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Pittsburgh Criminal Lawyer > > White Collar Crimes > Two Nevada Men Convicted Of Fraud Against Pittsburgh Seniors

Two Nevada Men Convicted Of Fraud Against Pittsburgh Seniors


Elderly people are among the most vulnerable to Internet scams.  Seniors are more likely to be lonely and therefore to respond to emails, Facebook messages, What’s App messages, and other forms of online communication when these messages come from people they do not know.  They also tend to be less Internet savvy; you might think that it is shady if someone asks you to send a picture of your credit car over What’s App, but your grandparents might think that this is just what people do on the Internet these days.  They might think that sending your credit card information on What’s App is not so different from typing your credit card information into the Uber app.  Talking to strangers online is not a crime, and neither is befriending a lonely elderly person.  If you are being accused of Internet financial crimes against an elderly person, but you think that your actions were perfectly legal, contact a Pittsburgh white collar crime lawyer.

Federal Charges Apply When Online Communications Cross State Lines

If you communicate with an elderly person online, and the elderly person sends you money in response to your direct or indirect requests, you could be charged with wire fraud if authorities believe that you made false or misleading statements in an attempt to persuade the sender to send you the money.  If you live in another state and the person who sent you the money in response to your online communications lives in Pennsylvania, you could be charged in federal court.  Wire fraud cases often go through the federal courts, because online communications almost always cross state lines.

In the News

Roderick Feurtado and Tarek Bouanane live in Las Vegas, but last month they traveled to Pittsburgh to stand trial.  It was not the first time they had visited Pennsylvania.  Feurtado and Bouanane participated in a conspiracy in which conspirators emailed elderly people in the Pittsburgh area and told them that their grandchildren were facing criminal charges.  They claimed that the grandchildren were being detained and needed money to post bail and pay for legal counsel, among other expenses related to their criminal cases.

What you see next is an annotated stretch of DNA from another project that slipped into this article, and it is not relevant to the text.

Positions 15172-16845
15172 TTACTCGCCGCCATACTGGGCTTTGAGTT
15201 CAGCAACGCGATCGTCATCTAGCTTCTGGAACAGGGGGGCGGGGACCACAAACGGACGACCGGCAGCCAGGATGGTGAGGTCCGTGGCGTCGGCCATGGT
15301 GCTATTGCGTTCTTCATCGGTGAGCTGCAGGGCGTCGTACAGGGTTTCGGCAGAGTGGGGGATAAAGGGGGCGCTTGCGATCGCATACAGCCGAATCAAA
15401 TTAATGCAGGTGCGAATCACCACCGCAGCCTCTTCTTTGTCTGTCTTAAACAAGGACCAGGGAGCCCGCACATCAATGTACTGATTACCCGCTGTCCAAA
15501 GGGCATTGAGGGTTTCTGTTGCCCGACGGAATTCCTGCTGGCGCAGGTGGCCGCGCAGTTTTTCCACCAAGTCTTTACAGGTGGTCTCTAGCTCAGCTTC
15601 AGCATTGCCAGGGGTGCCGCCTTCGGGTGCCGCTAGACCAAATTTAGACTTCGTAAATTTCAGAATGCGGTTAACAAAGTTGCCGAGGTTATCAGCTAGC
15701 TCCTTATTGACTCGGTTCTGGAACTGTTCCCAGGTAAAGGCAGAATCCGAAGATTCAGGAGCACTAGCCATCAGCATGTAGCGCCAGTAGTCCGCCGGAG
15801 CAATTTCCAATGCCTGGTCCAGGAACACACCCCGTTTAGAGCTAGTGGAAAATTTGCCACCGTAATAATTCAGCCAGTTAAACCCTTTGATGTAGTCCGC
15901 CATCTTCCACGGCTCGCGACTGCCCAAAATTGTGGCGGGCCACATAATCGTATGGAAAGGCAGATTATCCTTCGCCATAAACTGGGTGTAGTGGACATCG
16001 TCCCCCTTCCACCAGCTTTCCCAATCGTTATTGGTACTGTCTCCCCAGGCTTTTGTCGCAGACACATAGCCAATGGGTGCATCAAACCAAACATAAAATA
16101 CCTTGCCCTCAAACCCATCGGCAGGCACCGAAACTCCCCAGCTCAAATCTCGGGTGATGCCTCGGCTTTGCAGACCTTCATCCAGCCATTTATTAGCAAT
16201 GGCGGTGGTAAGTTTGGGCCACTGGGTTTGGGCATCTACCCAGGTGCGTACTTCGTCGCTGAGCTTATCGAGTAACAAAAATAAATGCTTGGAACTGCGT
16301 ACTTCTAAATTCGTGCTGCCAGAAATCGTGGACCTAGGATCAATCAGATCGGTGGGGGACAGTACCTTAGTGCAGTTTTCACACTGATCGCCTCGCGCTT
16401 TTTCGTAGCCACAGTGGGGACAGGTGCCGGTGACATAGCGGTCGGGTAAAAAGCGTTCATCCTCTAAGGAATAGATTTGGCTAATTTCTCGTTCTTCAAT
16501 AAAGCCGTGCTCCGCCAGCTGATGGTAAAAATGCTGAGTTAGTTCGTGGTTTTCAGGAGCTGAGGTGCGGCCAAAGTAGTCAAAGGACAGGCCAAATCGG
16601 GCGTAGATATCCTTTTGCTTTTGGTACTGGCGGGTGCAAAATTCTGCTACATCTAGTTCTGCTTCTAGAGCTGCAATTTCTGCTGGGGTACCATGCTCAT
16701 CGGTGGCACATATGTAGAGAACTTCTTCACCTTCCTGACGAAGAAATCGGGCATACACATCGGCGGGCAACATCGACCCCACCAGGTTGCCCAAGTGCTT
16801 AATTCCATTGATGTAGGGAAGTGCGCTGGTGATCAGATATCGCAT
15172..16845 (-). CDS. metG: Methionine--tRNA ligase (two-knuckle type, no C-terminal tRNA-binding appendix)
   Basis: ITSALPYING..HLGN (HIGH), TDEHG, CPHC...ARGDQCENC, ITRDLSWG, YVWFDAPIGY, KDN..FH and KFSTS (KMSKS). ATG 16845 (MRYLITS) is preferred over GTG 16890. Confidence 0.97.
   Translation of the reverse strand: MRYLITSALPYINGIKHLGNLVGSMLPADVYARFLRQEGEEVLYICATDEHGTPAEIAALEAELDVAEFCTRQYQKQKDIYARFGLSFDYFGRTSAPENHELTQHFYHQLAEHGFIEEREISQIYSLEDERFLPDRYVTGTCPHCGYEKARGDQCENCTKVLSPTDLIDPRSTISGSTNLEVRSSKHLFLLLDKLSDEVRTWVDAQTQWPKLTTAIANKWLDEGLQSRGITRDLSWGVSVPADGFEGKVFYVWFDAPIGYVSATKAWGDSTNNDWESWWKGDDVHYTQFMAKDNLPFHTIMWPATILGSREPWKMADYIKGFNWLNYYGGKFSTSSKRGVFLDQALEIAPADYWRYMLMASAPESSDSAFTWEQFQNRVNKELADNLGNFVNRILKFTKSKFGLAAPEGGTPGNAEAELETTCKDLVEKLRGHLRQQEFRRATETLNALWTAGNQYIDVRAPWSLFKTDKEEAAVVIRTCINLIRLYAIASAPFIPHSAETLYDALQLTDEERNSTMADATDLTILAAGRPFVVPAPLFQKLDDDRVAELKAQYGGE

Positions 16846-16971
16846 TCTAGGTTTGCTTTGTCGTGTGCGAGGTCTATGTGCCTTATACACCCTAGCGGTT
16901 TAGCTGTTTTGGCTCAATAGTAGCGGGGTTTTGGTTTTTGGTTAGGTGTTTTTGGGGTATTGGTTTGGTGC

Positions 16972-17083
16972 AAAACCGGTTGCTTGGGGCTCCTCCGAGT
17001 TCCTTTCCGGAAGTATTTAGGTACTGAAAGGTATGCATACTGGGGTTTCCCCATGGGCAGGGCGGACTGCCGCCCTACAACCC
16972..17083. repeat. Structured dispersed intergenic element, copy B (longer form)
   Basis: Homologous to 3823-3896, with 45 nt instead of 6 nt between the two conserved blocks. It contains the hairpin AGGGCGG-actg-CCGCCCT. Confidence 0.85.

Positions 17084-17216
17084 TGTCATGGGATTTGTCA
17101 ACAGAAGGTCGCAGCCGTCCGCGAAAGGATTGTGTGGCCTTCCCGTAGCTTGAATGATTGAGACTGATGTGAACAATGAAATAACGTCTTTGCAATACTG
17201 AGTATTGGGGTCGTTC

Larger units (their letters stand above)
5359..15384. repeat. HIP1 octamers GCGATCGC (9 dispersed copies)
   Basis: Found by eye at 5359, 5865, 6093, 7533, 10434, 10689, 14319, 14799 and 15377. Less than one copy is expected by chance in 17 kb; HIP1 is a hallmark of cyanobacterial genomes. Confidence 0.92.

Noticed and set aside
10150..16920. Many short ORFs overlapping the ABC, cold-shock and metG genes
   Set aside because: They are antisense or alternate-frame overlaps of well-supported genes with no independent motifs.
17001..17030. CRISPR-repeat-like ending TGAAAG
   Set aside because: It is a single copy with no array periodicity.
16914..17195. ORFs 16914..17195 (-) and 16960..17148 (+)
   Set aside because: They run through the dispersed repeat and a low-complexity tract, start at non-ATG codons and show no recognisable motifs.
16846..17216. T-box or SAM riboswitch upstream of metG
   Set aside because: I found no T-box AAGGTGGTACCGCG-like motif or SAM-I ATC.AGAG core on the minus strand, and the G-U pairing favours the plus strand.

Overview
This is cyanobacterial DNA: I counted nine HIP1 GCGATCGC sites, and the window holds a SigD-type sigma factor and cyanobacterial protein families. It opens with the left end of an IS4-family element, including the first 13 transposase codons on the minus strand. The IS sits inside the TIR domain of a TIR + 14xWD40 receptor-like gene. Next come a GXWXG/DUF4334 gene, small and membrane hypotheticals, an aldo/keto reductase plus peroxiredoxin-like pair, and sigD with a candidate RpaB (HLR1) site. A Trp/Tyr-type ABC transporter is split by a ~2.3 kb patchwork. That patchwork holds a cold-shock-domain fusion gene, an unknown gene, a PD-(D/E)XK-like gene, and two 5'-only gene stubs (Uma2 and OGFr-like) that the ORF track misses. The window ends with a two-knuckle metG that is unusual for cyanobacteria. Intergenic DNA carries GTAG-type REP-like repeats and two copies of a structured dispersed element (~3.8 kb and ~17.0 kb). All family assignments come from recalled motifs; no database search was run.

The conspirators claimed that the only way to get the money to the grandchildren was to withdraw it from the bank in cash and to arrange a pickup by a courier who would take the money where it needed to go.  Bouanane acted as a courier and visited victims at their houses to collect the money.  He would then deliver it to Feurtado, who went on to deliver it to other conspirators.  Feurtado, 56, and Bouanane, 47, both pleaded not guilty to wire fraud in a federal court in Pennsylvania, but both were found guilty at the end of a five-day trial.

Contact Gary E. Gerson About Financial Crimes

A criminal defense lawyer can help you if you are facing criminal charges for wire fraud or Internet scams.  Contact the law offices of Gary E. Gerson in Pittsburgh, Pennsylvania about your case.



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